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Marine Ecology Progress Series

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MEPS - Vol. 409 - Feature article
Burrowing shrimp introduce oxygen deep into their burrows oxidizing the surrounding sediment, where N2-fixation leads to the production of new bioavailable nitrogen.

Image: W. Ziebis and V.J. Bertics

Bertics VJ, Sohm JA, Treude T, Chow CET, Capone DG, Fuhrman JA, Ziebis W


Burrowing deeper into benthic nitrogen cycling: the impact of bioturbation on nitrogen fixation coupled to sulfate reduction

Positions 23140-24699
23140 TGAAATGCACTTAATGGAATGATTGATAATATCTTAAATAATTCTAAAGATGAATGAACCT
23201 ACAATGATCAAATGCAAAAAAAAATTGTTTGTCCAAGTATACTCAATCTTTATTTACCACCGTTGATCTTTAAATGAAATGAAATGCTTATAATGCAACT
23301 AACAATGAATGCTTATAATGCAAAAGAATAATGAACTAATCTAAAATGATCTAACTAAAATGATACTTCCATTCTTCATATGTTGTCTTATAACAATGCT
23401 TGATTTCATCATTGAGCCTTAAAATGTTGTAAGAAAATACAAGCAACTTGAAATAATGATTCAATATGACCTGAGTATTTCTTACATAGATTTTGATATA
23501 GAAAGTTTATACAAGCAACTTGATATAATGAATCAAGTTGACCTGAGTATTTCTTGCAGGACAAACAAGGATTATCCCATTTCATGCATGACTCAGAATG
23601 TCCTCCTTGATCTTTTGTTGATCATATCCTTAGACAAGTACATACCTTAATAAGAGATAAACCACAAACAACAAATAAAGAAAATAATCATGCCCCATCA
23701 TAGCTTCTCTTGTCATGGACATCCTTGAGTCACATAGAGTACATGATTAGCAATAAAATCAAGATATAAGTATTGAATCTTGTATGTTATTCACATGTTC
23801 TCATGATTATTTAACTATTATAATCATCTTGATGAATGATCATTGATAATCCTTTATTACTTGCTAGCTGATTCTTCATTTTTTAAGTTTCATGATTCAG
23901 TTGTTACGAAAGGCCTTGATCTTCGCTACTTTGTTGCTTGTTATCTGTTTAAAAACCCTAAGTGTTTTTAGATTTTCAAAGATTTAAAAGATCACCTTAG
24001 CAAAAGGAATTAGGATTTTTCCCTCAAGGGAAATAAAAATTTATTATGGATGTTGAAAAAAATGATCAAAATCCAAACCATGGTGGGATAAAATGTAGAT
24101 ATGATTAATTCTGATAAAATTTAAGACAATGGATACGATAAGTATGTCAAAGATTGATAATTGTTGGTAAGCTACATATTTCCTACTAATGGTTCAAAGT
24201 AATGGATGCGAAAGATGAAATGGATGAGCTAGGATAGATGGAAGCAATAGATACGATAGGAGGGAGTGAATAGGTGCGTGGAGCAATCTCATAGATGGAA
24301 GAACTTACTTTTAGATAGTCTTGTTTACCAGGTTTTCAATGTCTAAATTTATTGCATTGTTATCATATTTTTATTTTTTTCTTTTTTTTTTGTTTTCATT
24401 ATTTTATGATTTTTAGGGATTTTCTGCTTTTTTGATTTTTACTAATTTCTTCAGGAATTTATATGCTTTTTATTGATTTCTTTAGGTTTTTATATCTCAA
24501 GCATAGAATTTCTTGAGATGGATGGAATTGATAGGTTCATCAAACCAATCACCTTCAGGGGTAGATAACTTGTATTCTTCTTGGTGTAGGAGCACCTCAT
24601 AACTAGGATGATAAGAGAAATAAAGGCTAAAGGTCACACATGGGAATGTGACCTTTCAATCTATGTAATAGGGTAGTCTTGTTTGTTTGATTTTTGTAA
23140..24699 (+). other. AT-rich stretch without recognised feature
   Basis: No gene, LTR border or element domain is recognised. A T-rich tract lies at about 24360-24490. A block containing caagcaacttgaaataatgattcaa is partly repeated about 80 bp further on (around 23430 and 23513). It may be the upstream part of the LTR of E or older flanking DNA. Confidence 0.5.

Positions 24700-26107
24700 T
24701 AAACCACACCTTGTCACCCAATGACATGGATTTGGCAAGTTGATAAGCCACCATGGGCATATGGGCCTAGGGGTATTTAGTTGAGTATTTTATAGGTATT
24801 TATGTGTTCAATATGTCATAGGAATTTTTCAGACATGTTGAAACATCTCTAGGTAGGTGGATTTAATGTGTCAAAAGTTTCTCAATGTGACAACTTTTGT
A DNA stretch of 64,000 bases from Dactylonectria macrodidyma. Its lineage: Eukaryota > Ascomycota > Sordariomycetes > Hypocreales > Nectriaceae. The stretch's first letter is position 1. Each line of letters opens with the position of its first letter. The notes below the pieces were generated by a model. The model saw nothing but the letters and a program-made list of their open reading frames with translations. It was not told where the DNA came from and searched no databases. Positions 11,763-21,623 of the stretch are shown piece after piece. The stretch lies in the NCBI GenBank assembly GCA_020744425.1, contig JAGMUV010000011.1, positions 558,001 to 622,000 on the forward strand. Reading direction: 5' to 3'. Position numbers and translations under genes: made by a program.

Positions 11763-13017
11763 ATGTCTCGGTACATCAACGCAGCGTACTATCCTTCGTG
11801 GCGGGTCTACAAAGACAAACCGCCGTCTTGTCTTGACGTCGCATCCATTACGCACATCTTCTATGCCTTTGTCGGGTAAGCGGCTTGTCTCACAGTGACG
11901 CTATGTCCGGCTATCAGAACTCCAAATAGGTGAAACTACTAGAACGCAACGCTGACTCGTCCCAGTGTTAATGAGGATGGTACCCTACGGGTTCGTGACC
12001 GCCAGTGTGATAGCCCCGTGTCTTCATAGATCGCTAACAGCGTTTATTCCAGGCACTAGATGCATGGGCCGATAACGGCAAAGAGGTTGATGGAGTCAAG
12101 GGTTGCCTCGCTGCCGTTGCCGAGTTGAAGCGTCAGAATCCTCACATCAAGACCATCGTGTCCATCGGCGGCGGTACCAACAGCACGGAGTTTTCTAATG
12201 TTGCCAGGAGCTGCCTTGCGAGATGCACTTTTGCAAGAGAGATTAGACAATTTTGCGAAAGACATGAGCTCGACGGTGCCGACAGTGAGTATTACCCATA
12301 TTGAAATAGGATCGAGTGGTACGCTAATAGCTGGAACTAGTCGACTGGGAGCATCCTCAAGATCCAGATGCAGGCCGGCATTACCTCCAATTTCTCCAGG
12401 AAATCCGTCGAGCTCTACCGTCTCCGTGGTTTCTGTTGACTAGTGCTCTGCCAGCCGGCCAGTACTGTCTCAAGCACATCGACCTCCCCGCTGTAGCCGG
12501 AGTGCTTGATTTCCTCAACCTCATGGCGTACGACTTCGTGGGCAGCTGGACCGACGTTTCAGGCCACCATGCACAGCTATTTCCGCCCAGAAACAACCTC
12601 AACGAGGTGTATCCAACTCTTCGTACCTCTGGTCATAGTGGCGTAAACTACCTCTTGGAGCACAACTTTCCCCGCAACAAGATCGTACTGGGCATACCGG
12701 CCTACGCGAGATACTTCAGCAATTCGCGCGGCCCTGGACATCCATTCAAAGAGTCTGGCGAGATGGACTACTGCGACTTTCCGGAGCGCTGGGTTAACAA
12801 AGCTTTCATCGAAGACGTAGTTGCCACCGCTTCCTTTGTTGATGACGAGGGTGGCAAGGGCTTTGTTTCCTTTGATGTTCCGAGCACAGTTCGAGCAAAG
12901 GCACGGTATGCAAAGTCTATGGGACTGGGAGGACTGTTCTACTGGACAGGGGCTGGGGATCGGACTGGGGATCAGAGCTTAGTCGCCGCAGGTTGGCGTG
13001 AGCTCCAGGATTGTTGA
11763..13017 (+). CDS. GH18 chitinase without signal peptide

Benthic environments are thought to be characterized by an overall loss of dinitrogen, mainly via denitrification, while N2-fixation is considered to be significant only in localized habitats such as phototrophic microbial mats or rhizospheres. However, many sulfate-reducing bacteria, which are abundant in marine sediments, possess the genetic capacity to fix N2. Bertics and colleagues demonstrate that sub-surface N2-fixation in sediments bioturbated by the ghost shrimp Neotrypaea californiensis occurs at high rates, leading to an input of new nitrogen into the system. Given the ubiquity of bioturbation, subsurface N2-fixation may play an important role in marine nitrogen and carbon cycles.


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